<p>I am a parent of a 10th grader in Florida, so we are in the early planning stages. He has a weighted 4.8 gpa, 3.987 unweighted, standing #1, no SAT yet, earned high school credits back in 8th grade due to being gifted so by doubling up he already has 4 years of science with labs, and is taking calculus and currently 3 AP courses, took 2 APs in 9ty grade, got 5s, went to ISSEF last year placing second, so I assume his preliminary academics give him good chances to be admitted.</p>
<p>He is a very high achiever and undergad will only be his first step, he wants to go to Medical School or Grad School. I am an attorney, and when I applied to law school everything was gpa and LSAT, along with quality of undergrad. My son loves NCF, the interaction with profs really excites him, he does not want to be in a giant class taught by a ta, he wants to be challenged and guided by a real professor.</p>
<p>So here is the issue for me: He loves NCF and he feels he will learn more there than he could at any other college. that is good, but I worry about the next step, namely Med School or grad School, with the no grades policy how will he get into post graduate programs? For law school I know how important grades were, and I advise him to consider UF as his top choice. Has anyone heard of the successes of NCF grads in getting into Med School etc? Does NCF have a premed program?</p>
<p>Congratulations on having such a driven and talented academic in your son! His stats should allow him to get into UF or NCF easily.</p>
<p>My daughter just decided to attend NCF, she will be starting this fall, studying humanities, not science or premed. There were kids planning to go into medicine at the NCF admitted students event.</p>
<p>Somewhere on the NCF site (maybe in the ‘after grad’ section) is data from graduates from something like 1998-2008 for their activities after graduation. It’s presented separately for each area of concentration (major) and the graduate schools listed are very impressive. This, along with speaking to admissions and students, the WSJ ranking as number 2 public feeder to elite medical, law and business schools (albeit a ranking almost a decade old now), the Fulbright statistics and information gleaned from the web (including this site) convinced us that the no grade policy wouldn’t hinder grad school admission. In fact, the more I learned about New College the more I became convinced that grad school placement is its second strongest quality (the first being quality of undergraduate education).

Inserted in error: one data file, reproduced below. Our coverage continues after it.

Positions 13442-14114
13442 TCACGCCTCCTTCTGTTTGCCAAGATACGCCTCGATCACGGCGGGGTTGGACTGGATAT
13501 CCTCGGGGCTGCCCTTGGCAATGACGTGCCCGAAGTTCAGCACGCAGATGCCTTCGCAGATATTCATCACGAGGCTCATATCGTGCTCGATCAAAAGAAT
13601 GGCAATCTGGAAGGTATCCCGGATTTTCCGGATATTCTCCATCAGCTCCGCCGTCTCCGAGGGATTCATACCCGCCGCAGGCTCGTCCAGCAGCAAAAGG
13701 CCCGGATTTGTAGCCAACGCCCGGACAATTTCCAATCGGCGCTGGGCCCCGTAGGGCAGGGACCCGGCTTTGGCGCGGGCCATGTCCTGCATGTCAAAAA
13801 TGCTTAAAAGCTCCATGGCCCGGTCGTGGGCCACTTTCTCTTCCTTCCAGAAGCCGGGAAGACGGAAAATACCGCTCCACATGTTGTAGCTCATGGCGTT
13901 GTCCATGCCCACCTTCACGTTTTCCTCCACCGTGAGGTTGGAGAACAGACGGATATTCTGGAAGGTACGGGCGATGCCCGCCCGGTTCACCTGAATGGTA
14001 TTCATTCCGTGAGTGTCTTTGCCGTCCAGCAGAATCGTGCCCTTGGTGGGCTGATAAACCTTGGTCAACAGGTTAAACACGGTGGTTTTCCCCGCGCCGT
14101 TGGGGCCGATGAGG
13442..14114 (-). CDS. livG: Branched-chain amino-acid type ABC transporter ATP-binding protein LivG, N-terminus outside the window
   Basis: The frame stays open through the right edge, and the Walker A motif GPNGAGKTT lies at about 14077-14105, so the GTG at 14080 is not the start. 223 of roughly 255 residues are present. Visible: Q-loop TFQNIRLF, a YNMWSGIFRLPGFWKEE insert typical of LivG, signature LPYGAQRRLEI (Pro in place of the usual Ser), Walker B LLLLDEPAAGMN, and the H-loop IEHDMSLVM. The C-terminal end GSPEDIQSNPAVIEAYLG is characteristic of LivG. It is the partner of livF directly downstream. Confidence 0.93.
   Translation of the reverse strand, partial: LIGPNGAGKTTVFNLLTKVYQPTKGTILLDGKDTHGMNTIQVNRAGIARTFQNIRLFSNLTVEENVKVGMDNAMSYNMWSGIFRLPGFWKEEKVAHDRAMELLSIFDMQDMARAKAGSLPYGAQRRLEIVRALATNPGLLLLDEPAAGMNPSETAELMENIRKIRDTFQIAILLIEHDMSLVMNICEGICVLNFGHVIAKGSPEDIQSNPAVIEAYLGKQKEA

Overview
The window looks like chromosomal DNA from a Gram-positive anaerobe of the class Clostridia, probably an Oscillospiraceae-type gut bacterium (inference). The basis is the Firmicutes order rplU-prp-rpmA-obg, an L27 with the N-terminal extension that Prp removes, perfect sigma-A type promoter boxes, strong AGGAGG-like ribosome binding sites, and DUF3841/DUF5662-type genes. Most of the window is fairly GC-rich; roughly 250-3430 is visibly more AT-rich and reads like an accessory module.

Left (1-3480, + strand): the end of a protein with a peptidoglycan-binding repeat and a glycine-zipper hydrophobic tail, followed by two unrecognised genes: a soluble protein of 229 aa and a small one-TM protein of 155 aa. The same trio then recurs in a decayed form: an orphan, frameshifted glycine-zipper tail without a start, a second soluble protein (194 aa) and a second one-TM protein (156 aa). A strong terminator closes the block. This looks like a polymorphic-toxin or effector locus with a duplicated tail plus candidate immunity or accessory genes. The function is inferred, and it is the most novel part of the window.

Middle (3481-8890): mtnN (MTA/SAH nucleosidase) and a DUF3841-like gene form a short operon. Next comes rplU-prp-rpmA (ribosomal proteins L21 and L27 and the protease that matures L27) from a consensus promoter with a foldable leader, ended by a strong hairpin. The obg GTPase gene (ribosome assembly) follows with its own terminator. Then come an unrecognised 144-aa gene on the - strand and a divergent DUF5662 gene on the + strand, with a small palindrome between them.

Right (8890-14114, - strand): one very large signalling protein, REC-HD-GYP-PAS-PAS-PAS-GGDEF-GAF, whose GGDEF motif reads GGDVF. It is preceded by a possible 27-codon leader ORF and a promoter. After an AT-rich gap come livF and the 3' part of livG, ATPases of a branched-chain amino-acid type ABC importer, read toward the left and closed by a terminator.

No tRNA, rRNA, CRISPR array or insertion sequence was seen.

I have found the school to very open and helpful and I am sure that they would be happy to answer any questions you have about the place. Good luck.</p>
<p>The lack of letter grades hasn’t been a problem for graduate schools or fellowship programs: among public institutions, New College is second only to The University of Michigan in the percentage of students admitted to top graduate programs in medicine, business and law. New College is also among the nation’s top ten liberal arts colleges in terms of per-capita Fulbright production.</p>
<p>(Though only anecdotal evidence, my kid is a New College alum with a fancy fellowship in the top PhD program in my kid’s scientific field.)</p>
<p>Congrats to your daughter, I hope she makes all of her college dreams become wonderful memories! Such a small school, and given its reputation, being accepted is an honor! She must be very proud to have been accepted. My son understand that even kids with high grades like him do not always get accepted.</p>
<p>I now understand that the no grade policy does not seem to harm the graduates when time comes to go to grad school. My world of gpa and LSAT was in the last millennium, as my son often points out to me. NCF really does sound wonderful, and he is 100% sold on the direct interaction with faculty there. Even though he is a science maniac, he wants to take history and philosophy, which seems possible with NCF’s major flexibility. From people like you who have already made the choice, I know that he has made a great choice in wanting to go to NCF. I hope that NCF has room for one extra pre-med major when he graduates in 2015!</p>
<p>Thank you again</p>
<p>Yeah like everyone else said NCF basically prepares students for grad school. Many go onto very impressive grad schools.
People are always hestitant about the “no grades” thing but it isn’t a problem and will not be an issue when applying for any grad program. As someone did note that many graduates reported back and showed which graduate school they attended after NCF.
NCF will really prepare him in many aspects and the course load will be intense but that’s a good thing if he’s set on med school.</p>
@ESOP123 : Did your son end up going to NCF??
I am a current high school senior and I have recently been accepted to NCF. I am also a science maniac, and plan on majoring in science on a pre-med track and then I want to attend medical school. While I will be receiving my admissions decision from Harvard today, other than that, I am choosing between attending FSU (possibly in their honors program if I am accepted into the specific program) and NCF. However, although I have heard wonderful things about NCF, I am skeptical of the no-grade policy and if that will hinder me from getting accepted into a top graduate program or top medical school. Seeing as your son graduated last year, if you don’t mind, could you please offer me some insight into where he is now? Was he accepted to a graduate program or medical school? Did he enjoy his timea at NCF? What are some advantages and disadvantages of NCF that you have noticed? I am just curious, as I will be making my decision as to where I will be attending college for my undergrad degree soon.
Thank you for your time.
@strongswimmer15 she hasn’t been on since April 2013 when they made this post.